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What Employers Look For

 

What do Employers Look for?

According to an employer survey conducted by Michigan State's Collegiate Employment Research Institute (Sheetz, 1995), organizations seek the following qualifications in recent college graduates. This list can serve as a guide for students wanting to "sell" themselves better or prepare themselves for what employers will want — whether they're thinking about careers or graduate school.

  • Career-related work experiences in their field of study.
    This includes things such as cooperative education assignments, part-time jobs, summer employment, practicums, and internships. College students must learn by doing and being involved in hands-on, practical experiences. While employers look for hands-on experience, they also look for classroom experience with a real-world work orientation including case studies and simulations.

  • Abundant computer work.
    Automation and increased utilization of computer technologies are required for almost every job within business, education, and government agencies today.

  • Problem-solving skills rather than memorization of coursework.
    For achieving results in the future management and leadership environments, college students must have clear critical thinking skills.

  • An understanding of the people aspects of the work situation.
    Examples include team- based assignments, group projects, and associated team evaluations. Employers want colleges and universities to create more project and team environments so students can learn project management skills and strengthen team-player competencies.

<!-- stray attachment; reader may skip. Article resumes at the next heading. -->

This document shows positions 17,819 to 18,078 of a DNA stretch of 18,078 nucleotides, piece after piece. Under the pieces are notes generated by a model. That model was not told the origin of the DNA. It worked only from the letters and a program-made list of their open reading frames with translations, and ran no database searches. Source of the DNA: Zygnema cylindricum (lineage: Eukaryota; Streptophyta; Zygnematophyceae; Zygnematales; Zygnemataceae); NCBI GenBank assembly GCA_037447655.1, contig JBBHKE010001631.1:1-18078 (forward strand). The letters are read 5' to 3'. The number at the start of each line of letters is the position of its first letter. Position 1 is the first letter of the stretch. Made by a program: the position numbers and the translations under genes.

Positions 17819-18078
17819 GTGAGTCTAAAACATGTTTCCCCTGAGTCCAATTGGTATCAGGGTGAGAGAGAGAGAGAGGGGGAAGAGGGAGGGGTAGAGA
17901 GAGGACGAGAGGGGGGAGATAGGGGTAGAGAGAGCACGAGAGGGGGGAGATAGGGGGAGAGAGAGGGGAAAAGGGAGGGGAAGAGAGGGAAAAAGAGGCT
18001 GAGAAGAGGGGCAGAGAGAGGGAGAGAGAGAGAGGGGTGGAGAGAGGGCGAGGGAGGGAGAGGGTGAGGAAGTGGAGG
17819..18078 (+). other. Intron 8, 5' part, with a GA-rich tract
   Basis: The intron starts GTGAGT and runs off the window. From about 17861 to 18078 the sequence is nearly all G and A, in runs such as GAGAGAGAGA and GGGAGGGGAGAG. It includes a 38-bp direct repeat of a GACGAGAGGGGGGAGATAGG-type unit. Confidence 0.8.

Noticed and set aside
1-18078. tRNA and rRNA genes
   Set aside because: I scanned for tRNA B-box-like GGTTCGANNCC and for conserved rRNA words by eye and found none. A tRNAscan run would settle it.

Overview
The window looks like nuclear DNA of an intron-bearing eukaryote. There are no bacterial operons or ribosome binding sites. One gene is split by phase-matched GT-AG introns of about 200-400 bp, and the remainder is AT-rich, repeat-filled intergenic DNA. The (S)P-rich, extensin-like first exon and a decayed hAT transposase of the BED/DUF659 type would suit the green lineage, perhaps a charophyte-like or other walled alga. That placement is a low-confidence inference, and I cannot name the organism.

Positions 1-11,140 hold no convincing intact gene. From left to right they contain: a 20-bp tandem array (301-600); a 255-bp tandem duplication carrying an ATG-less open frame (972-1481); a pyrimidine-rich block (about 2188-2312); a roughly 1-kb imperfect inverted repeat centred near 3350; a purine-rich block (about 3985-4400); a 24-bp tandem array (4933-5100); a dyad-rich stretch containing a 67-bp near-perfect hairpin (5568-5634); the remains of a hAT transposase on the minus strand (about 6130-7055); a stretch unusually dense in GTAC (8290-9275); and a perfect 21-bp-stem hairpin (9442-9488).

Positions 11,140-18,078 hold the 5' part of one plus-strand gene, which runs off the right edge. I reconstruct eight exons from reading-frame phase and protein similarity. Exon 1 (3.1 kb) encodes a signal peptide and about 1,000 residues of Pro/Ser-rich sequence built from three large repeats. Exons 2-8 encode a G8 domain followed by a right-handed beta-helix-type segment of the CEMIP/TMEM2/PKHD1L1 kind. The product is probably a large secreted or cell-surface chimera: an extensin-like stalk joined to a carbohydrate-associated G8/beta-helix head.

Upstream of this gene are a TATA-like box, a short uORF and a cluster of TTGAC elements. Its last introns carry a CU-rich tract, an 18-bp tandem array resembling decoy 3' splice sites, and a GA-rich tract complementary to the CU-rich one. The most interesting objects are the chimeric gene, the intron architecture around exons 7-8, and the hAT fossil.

• Communication skills.
    Employers want employees with strong writing, research, public speaking, conversation, listening, presentation, conflict resolution, and interpersonal skills.

  • Well-developed logic and reasoning skills.
    Other related competencies included good judgment and decision-making skills; technical expertise; exposure to high-tech, state-of-the-art equipment; independent goal setting; andtime management skills.

  • A broad knowledge beyond their field.
    Employers want employees to have a broad perspective and broaden their knowledge base. Also, many employers advised becoming conversant in a second language.

  • Leadership experiences.
    Employers look for membership and leadership in extra-curricular activities and development of strong social skills.

  • Training on resume preparation, interviewing skills, career planning, job search skills, and other job campaigning topics.
    Many employers believe that a compulsory course in preparation for life after college is prudent. Coursework in character-building, professionalism, ethics, working with the poor, and professional protocol/etiquette was also encouraged.

Sheetz, L. P. (1995). Recruiting Trends: 1995-96. East Lansing, MI: Collegiate Employment Research Institute, Michigan State University.

Page by Jeanne M. Slattery